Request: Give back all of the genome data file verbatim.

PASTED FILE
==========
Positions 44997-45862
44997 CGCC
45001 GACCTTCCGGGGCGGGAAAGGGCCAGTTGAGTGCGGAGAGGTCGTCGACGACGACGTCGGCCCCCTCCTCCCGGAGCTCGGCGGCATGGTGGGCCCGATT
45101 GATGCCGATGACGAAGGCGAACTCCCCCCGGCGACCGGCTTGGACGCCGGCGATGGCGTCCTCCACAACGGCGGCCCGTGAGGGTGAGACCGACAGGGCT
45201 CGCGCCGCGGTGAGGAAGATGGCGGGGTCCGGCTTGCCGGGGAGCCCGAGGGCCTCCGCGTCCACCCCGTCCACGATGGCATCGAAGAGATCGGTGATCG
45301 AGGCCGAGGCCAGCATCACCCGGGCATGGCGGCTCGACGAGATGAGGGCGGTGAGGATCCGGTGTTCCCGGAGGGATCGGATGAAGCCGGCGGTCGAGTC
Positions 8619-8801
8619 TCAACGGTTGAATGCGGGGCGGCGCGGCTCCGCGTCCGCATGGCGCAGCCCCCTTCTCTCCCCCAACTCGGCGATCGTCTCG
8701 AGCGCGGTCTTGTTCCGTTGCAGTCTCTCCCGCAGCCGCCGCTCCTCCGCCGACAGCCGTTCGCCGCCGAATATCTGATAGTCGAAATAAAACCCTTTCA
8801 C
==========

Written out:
Positions 44997-45862
44997 CGCC
45001 GACCTTCCGGGGCGGGAAAGGGCCAGTTGAGTGCGGAGAGGTCGTCGACGACGACGTCGGCCCCCTCCTCCCGGAGCTCGGCGGCATGGTGGGCCCGATT
45101 GATGCCGATGACGAAGGCGAACTCCCCCCGGCGACCGGCTTGGACGCCGGCGATGGCGTCCTCCACAACGGCGGCCCGTGAGGGTGAGACCGACAGGGCT
45201 CGCGCCGCGGTGAGGAAGATGGCGGGGTCCGGCTTGCCGGGGAGCCCGAGGGCCTCCGCGTCCACCCCGTCCACGATGGCATCGAAGAGATCGGTGATCG
45301 AGGCCGAGGCCAGCATCACCCGGGCATGGCGGCTCGACGAGATGAGGGCGGTGAGGATCCGGTGTTCCCGGAGGGATCGGATGAAGCCGGCGGTCGAGTC
Positions 8619-8801
8619 TCAACGGTTGAATGCGGGGCGGCGCGGCTCCGCGTCCGCATGGCGCAGCCCCCTTCTCTCCCCCAACTCGGCGATCGTCTCG
8701 AGCGCGGTCTTGTTCCGTTGCAGTCTCTCCCGCAGCCGCCGCTCCTCCGCCGACAGCCGTTCGCCGCCGAATATCTGATAGTCGAAATAAAACCCTTTCA
8801 C